An important note: Even though this film’s direct focus on sexual assault in the military is one of its strengths, it also should be said that anyone thinking of watching this film who has been a primary or secondary victim of rape or sexual assault should keep in mind their level of personal discomfort when watching. The discussions and descriptions of the assaults that happened can be very graphic, so people who are triggered by these issues should take caution.

This is one of those documentaries where you need some quiet time afterwards to think and reflect on the information you’ve just taken in. This documentary will make you feel angry and helpless at times, yet also optimistic for change. Even though this documentary is amazing, it’s not a film that I would go around recommending to everyone simply due to its confronting themes. But yet, it has to be seen. The Invisible War has a message that cannot be ignored anymore.

Watch the trailer here.

Watch this film at Amazon!


  1. Great review, disturbing topic. Nice job. I would really love hearing from you regarding another documentary about the military if you have the time.

    1. Thanks! 🙂 I’m always on the lookout for documentaries about the military because I find the whole thing quite interesting. Shall have a look at your post!

  2. One of the more harrowing documentaries I’ve seen in quite some time. Also, one of the very few documentaries that really made me want to get up and help its subjects out. Good review.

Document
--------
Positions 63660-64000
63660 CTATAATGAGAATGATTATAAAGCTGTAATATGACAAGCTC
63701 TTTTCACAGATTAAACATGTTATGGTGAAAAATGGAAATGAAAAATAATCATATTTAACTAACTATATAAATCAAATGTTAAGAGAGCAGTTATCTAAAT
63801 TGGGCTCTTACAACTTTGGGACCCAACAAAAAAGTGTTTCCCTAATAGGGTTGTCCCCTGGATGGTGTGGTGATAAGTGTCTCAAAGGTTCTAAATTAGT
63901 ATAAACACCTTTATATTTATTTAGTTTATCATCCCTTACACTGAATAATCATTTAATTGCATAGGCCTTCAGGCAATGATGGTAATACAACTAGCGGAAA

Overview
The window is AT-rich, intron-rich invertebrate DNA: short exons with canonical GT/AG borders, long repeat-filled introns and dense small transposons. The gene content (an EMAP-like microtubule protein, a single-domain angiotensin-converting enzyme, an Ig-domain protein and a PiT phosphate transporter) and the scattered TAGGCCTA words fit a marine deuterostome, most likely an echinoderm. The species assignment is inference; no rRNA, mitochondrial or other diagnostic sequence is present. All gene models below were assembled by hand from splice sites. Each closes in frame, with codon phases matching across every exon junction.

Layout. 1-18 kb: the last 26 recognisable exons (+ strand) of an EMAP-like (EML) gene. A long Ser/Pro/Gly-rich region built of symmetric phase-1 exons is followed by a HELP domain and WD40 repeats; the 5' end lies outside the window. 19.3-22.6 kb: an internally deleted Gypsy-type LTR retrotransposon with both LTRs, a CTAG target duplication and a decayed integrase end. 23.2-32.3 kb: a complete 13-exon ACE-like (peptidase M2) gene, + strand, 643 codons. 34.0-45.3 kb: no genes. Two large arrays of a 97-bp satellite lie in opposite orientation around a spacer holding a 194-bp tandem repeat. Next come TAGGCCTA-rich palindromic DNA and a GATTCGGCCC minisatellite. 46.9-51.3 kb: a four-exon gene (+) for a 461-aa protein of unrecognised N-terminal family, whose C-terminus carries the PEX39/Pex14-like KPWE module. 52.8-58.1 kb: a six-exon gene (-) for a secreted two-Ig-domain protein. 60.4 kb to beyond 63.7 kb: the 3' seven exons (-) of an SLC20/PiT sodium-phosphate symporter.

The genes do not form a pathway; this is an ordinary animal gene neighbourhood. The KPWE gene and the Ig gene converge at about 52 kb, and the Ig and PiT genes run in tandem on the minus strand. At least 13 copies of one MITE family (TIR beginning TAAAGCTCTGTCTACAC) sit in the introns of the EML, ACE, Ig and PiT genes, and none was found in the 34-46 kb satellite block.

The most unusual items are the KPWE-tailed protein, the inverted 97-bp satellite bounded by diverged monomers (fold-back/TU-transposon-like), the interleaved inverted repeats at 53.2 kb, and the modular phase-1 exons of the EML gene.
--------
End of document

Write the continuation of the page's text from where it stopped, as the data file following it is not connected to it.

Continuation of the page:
1. Thanks! 🙂 Harrowing is definitely the perfect word for this one. It’s such an effective documentary in that way, because it’s a clear-cut exploration of injustice on a mass scale. It doesn’t have to be deliberately provocative or resort to other ways of proving itself.

      I’ve found that lots of people have been posting on Facebook and other social media about Blackfish, and actively getting involved with that cause. But this one didn’t get the same response, and from what I’ve seen is virtually unspoken about. I wonder if it’s because rape and sexual assault is so uncomfortable to talk about for most people. A huge shame as that’s what allows these crimes to go unpunished.

  3. Sounds like a tough watch….

    1. Totally tough, but absolutely worth it!

  4. Not heard of this one before but sounds really affecting. Sounds tough but worth a watch.

    1. It’s very affecting and definitely very tough! But at the same time it’s one of the most courageous docs I’ve seen in a while. Absolutely worth a watch!

  5. I’ve heard this is really good. Definitely not Saturday night popcorn fodder though eh. It’s good that someone has been brave enough to bring such issues to the attention of the public.

    1. Definitely not a light-hearted Saturday night viewing! Totally agreed – one of the most courageous docs I’ve seen recently, and absolutely worth the discomfort of watching. People need to know more about this!

  6. “The Invisible War has a message that cannot be ignored anymore.”

    Though I haven’t seen this movie, let me ammend: ‘The Invisible War has a message that cannot be ignored, and never should have been.’ Seems like the sort of thing that mightn’t be easy to enjoy, really, but is still valuable for the important topic it considers. I’ll check it out at some point.